Perspectives in Bioethics, Science, and Public Policy

Perspectives in Bioethics, Science, and Public Policy

Edited by Jonathan Beever and Nicolae Morar

Book Description

In this book, nine thought-leaders engage with some of the hottest moral
issues in science and ethics. Based on talks originally given at the
annual “Purdue Lectures in Ethics, Policy, and Science,” the chapters
explore interconnections between the three areas in an engaging and
accessible way. Addressing a mixed public audience, the authors go beyond
dry theory to explore some of the difficult moral questions that face
scientists and policy-makers every day.

The introduction presents a theoretical framework for the book, defining
the term “bioethics” as extending well beyond human well-being to wider
relations between humans, nonhuman animals, the environment, and
biotechnologies. Three sections then explore the complex relationship
between moral value, scientific knowledge, and policy making. The first
section starts with thoughts on nonhuman animal pain and moves to a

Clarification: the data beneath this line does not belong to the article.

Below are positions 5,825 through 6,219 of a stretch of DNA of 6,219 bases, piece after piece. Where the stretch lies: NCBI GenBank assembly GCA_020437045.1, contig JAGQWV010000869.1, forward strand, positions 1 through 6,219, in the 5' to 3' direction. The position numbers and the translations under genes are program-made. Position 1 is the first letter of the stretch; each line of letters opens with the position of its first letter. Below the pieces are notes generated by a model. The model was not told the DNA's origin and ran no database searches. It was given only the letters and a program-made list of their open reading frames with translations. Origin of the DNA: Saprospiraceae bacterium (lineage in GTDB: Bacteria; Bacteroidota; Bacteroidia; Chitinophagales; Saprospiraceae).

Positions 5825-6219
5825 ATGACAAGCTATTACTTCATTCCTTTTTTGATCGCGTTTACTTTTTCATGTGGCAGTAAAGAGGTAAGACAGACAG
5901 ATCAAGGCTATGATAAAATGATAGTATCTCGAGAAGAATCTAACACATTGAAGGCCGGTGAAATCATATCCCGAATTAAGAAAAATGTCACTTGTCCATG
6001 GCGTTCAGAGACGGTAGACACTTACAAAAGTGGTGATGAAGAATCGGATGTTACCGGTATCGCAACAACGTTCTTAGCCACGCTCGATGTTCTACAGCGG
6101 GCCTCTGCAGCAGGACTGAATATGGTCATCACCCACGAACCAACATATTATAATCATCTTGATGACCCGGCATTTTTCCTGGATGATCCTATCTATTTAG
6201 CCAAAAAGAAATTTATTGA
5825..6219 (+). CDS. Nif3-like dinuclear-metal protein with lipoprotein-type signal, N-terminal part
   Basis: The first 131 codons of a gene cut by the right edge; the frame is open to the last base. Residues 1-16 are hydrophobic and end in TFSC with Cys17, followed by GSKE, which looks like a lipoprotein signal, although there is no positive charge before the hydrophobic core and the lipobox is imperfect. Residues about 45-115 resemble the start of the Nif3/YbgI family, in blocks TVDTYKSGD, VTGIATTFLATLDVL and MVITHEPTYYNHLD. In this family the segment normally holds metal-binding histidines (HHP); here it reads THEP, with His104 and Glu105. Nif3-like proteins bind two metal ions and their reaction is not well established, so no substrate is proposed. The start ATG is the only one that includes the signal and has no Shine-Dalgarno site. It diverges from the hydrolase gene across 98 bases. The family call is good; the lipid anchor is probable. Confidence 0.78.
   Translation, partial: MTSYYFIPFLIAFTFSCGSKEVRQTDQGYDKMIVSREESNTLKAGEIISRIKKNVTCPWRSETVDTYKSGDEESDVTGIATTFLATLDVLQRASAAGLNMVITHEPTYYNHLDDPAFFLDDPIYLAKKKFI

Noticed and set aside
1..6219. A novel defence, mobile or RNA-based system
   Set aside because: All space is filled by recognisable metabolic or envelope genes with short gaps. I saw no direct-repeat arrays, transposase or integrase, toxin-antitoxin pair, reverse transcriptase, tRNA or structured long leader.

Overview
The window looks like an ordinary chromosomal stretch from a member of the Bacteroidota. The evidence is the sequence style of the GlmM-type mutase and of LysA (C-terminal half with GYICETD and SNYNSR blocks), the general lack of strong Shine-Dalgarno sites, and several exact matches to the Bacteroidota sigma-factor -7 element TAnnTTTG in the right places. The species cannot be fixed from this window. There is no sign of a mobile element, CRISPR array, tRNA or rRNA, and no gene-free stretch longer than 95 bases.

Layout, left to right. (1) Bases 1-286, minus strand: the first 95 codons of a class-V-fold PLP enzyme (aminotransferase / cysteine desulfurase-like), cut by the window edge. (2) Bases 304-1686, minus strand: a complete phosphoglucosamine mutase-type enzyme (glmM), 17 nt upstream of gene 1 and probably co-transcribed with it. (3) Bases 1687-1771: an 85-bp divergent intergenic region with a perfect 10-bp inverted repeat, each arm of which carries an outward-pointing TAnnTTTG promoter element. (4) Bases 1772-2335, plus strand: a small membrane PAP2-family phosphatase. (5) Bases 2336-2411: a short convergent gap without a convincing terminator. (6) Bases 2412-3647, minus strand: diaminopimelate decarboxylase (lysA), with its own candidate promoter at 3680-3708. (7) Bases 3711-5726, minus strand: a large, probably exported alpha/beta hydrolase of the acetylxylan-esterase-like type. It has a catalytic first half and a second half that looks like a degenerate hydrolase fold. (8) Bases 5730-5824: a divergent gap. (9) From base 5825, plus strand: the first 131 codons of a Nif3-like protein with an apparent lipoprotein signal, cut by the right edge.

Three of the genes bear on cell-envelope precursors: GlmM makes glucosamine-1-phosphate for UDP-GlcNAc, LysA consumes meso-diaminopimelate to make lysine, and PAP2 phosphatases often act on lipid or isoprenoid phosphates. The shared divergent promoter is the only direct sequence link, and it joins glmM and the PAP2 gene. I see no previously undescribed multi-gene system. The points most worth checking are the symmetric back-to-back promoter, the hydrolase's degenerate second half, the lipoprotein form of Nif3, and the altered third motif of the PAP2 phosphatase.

discussion of animal understanding. The second section explores climate
change and the impact of “green” nanotechnology on environmental concerns.
The final section begins with dialog about ethical issues in
nanotechnology, moves to an exploration of bio-banks (a technology with
broad potential medical and environmental impact), and ends with a survey
of the impact of biotechnologies on (synthetic) life itself.

Contents: Part 1: Animals: Moral agency, moral considerability, and
consciousness (Daniel Kelly) and From minds to minding (Mark Bernstein);
Animal Pain: What is it and why does it matter? (Bernard Rollin). Part 2:
Environment: The future of environmental ethics (Holmes Rolston III);
Climate change, human rights, and the trillionth ton of carbon (Henry
Shue); Ethics, environment, and nanotechnology (Barbara Karn). Part 3:
Biotechnologies: Nanotechnologies: Science and society (James Leary);
Ethical issues in constructing and using bio-banks (Eric Meslin);
Synthetic life: A new industrial revolution (Gregory Kaebnick).